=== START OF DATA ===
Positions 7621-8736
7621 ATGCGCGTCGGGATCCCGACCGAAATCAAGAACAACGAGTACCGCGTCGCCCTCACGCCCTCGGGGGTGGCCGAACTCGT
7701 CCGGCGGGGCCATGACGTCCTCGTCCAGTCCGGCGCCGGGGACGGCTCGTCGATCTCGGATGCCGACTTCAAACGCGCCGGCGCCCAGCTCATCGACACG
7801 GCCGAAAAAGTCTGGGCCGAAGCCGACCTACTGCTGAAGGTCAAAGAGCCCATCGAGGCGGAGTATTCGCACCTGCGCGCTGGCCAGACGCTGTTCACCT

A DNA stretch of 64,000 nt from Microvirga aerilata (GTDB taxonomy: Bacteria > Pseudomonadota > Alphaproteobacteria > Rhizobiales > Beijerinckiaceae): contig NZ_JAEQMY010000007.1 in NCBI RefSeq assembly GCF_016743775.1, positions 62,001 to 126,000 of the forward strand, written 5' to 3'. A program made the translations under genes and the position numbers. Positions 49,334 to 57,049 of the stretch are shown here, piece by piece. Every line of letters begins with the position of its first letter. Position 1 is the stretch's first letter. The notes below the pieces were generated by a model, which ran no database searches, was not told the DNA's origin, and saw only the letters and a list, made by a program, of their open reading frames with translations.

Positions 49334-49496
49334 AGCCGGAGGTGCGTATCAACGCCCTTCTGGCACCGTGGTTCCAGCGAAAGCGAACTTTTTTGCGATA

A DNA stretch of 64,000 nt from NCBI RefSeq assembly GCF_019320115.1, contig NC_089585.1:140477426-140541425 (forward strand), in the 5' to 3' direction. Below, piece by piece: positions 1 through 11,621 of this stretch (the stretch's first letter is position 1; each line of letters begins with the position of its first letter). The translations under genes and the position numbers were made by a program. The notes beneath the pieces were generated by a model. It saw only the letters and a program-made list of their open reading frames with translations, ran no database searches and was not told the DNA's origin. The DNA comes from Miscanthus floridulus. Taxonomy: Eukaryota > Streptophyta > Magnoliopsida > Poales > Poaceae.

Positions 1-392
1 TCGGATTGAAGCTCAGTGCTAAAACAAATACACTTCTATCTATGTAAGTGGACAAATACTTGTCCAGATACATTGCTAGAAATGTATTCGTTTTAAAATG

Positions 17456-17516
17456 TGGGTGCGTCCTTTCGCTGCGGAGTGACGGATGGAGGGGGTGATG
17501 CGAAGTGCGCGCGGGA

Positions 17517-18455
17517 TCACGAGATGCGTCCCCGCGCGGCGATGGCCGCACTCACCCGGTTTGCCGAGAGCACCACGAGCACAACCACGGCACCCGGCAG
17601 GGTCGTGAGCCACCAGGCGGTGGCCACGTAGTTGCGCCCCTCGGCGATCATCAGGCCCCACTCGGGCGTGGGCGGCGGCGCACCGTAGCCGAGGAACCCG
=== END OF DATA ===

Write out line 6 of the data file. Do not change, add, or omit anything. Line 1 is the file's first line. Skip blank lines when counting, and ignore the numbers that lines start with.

Positions 49334-49496